Statement by Farah Ahmed, Chair, Personal Care Products Council Sunscreen Committee In Response to the Environmental Working Group’s 2013 Sunscreen Report
“In a matter of days, Americans will begin the official start of the summer season by celebrating Memorial Day at beaches, pools and parks. Before they walk outside, we want them to apply sunscreen to protect themselves and their families from the damaging effects of sun exposure. Sunscreen products, when used as directed and as part of an overall safe sun regimen, are safe and help reduce the risk of skin cancer, premature skin aging, and other damaging effects of the sun.
“Despite the extensive and growing body of credible science demonstrating the safety, efficacy, and health benefits of sunscreens, the Environmental Working Group (EWG) continues to promote false and misleading assertions about sunscreen products and their ingredients. Once again, the EWG report lacks the rigor and reliability of formal, expert scientific evaluation and is not peer-reviewed. Our concern is that confusing, unsubstantiated claims could actually serve to discourage consumers from using sunscreen on themselves and their children.
“The Centers for Disease Control, the American Academy of Dermatology (AAD), the Skin Cancer Foundation, and health care professionals around the world all emphasize the safety of sunscreens and the importance of their use as part of a safe sun regimen. The dangers of sun exposure are clear and universally recognized by public health professionals and dermatologists. The National Institutes of Health ‘Report on Carcinogens’ identifies solar UV radiation as a ‘known human carcinogen.’ A single bad burn as a child is known to increase the skin’s susceptibility to damage and skin cancer throughout life.
“Unfortunately, the American public still has a long way to go before we treat sunscreens the way we treat seat belts. We want to get to a place where people are sun smart every time they step out of their door, automatically applying sunscreen – rain or shine, summer or winter – as well as wearing protective clothing and seeking shade when possible.
“Among the many allegations made in the EWG report that contradict scientific consensus is the claim that retinyl palmitate, or vitamin A, is unsafe for use in sunscreen.In fact, retinyl palmitate has been used safely in personal care products, including sunscreen, for many years and is also approved by the FDA for use as a food additive.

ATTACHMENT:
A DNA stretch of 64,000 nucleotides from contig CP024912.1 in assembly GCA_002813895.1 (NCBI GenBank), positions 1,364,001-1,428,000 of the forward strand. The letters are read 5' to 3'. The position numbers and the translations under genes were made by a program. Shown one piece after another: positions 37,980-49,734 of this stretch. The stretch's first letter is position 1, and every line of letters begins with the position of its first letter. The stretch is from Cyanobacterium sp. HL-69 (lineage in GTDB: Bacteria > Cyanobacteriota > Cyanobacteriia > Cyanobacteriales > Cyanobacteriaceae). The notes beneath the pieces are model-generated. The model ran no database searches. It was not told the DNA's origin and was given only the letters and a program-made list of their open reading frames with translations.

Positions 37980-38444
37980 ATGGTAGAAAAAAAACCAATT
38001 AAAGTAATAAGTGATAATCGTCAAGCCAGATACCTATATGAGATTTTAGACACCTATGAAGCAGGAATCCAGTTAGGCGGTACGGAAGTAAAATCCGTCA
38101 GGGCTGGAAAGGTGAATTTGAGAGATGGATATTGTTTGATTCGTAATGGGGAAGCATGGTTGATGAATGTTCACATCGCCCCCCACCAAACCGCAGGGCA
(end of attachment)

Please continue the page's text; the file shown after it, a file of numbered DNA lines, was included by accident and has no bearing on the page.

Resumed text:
“The EWG report also questions the safety of oxybenzone. Oxybenzone is an FDA approved over-the-counter sunscreen active ingredient. It provides broad-spectrum protection from both UVA and UVB rays. In addition to the FDA, Health Canada and the European Union Cosmetic Ingredient Authority have approved the use of oxybenzone as a safe and effective sunscreen ingredient. Contrary to EWG’s claims, the global safety profile for oxybenzone is comprehensive and robust, and current scientific research shows no connection between oxybenzone and endocrine or hormone disruption.
“The EWG report raises a question about the safety of sunscreen sprays and powders. In fact, in its proposed rule, FDA simply requested further information on the use of this unique dosage form and proposed a few labeling changes. Until FDA makes its final decision, the agency is allowing these important dosage forms to remain on the market.
“EWG’s lack of understanding of SPF is demonstrated in their assertion that SPF refers only to UVB protection. In fact, an SPF number can account for up to 20% UVA protection, especially in the higher SPF ranges.
“Our goal is to help consumers to make informed decisions, and use sunscreen as an important part of an overall safe sun regimen. Sunscreen is a crucial step in the fight against skin cancer and premature skin aging. Our hope is that sun protection will become as much of a habit as putting on your seatbelt.”
- National Institutes of Health “Report on Carcinogens” – Identifies solar UV radiation as a known human carcinogen. http://www.nih.gov/news/pr/may2000/niehs-15.htm
- Mayo Clinic – A single bad burn as a child is known to increase the skin’s susceptibility to damage and skin cancer throughout life. http://www.mayoclinic.com/health/skincancer/DS00190/DSECTION=risk-factors
- The Journal of Investigative Dermatology published a clinical study with whole body application of a commercial sunscreen product with 10% oxybenzone, no product-related changes to hormone levels were observed. Journal of Investigative Dermatology, 123:57–61, 2004.
- U.S. National Toxicology Program – Studied oxybenzone and found no indication from the data that the ingredient is endocrine disruptive. http://ntp.niehs.nih.gov/?objectid=071CEFFD-E2C3-E8A8-786A3758F293EFBD
- U.S. Food and Drug Administration (FDA) – Reviewed and approved oxybenzone as a sunscreen ingredient since 1978 and continues to recognize it as safe and effective. http://www.fda.gov
- European Union Cosmetic Ingredient Authority – “Based on the actual scientific knowledge, the SCCNFP is of the opinion that the organic UV-filters used in cosmetic sunscreen products, allowed in the EU market today, have no estrogenic effects that could potentially affect human health.” http://ec.europa.eu/health/scientific_committees/consumer_safety/opinions/sccnfp_opinions_97_04/sccp_out145_en.htm
- Health Canada – Has reviewed and approved oxybenzone as a safe and effective sunscreen ingredient. http://www.hc-sc.gc.ca/dhp-mps/prodnatur/applications/licen-prod/monograph/mono_sunprotect_ecransolaire-eng.php
- American Academy of Dermatology (AAD) http://www.aad.org/stories-and-news/news-releases/sunscreen-remains-a-safe-effective-form-of-sun-protection